How do you apply data science to your projects?
'More and more of our cultural output comes in the form of digital data, so there are many new applications of data science methods in the humanities. I often work with natural language processing methods that help us get meaning out of a text, e.g. to be able to study the meaning of terms as used by a particular philosopher.'
Is there a project from this past year that you are most proud of?
'Last year my student Lizzy Brans and I set up a survey to gather word similarity judgements from native speakers of Dutch. Such datasets are used to evaluate and calibrate large language models in English, German and other languages, but none existed yet for the Dutch language. Last month, we presented the results at the Dutch computational linguistics conference. As someone who worked in Dutch linguistics, I am happy to help keep the language technology for our small language up to the same standards as that of the major languages!'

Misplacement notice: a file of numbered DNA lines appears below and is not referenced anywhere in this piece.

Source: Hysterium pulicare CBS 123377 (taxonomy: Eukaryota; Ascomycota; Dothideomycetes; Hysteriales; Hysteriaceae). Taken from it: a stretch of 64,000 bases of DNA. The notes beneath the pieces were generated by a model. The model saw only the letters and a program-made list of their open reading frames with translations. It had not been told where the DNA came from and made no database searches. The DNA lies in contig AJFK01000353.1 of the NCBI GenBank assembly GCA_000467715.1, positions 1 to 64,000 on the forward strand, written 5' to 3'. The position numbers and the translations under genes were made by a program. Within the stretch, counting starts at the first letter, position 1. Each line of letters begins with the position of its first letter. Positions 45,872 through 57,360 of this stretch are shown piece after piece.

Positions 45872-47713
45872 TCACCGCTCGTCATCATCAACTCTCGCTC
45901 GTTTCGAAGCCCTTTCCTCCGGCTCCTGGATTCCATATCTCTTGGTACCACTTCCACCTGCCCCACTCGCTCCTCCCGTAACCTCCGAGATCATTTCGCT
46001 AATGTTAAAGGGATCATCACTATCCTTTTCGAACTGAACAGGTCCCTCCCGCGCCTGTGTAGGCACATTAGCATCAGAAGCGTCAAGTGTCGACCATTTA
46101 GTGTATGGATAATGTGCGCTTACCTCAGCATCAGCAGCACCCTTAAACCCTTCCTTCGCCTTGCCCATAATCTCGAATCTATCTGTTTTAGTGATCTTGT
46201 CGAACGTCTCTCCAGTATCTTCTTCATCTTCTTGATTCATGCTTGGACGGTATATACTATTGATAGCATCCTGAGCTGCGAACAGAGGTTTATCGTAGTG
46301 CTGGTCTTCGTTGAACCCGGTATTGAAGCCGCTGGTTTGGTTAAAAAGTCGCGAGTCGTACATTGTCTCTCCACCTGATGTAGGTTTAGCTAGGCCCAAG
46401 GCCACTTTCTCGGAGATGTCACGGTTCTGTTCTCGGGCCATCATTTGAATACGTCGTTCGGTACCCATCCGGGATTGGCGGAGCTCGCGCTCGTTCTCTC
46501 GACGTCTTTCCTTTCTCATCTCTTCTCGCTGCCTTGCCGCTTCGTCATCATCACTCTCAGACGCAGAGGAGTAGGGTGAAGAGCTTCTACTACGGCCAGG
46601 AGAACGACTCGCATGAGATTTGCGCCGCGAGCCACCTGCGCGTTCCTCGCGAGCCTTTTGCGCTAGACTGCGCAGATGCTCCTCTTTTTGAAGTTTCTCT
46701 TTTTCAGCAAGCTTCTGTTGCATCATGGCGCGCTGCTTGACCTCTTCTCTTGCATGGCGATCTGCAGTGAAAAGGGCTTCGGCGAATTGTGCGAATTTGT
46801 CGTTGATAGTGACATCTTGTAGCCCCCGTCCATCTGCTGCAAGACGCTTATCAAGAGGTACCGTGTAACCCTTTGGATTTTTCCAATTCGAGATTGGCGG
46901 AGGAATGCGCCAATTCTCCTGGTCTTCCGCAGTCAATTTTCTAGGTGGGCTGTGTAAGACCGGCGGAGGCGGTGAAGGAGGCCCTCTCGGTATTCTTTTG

What do you like most about being a DSC member?
'It is a great way for connecting with people from other departments and faculties with similar interests. Many different fields deal with textual data and it is interesting to learn how it is done elsewhere. I would never have ended up collaborating with a political scientist without the DSC!'
What is your favourite data science method?
'Natural Language Processing (NLP) techniques are of course essential for extracting anything but the most superficial of information from text. Within that area, I like any method that I can evaluate and adapt to the relevant context myself! It is good to be critical of the methods that you use.'
Are you camp Python/R/or something else?
'Why choose? I have taught courses on both! Each has its strengths and weaknesses. Personally I prefer using R for inferential statistics and certain statistical things such as computing inter-annotator agreement, and Python for machine learning, language modeling and most other things.'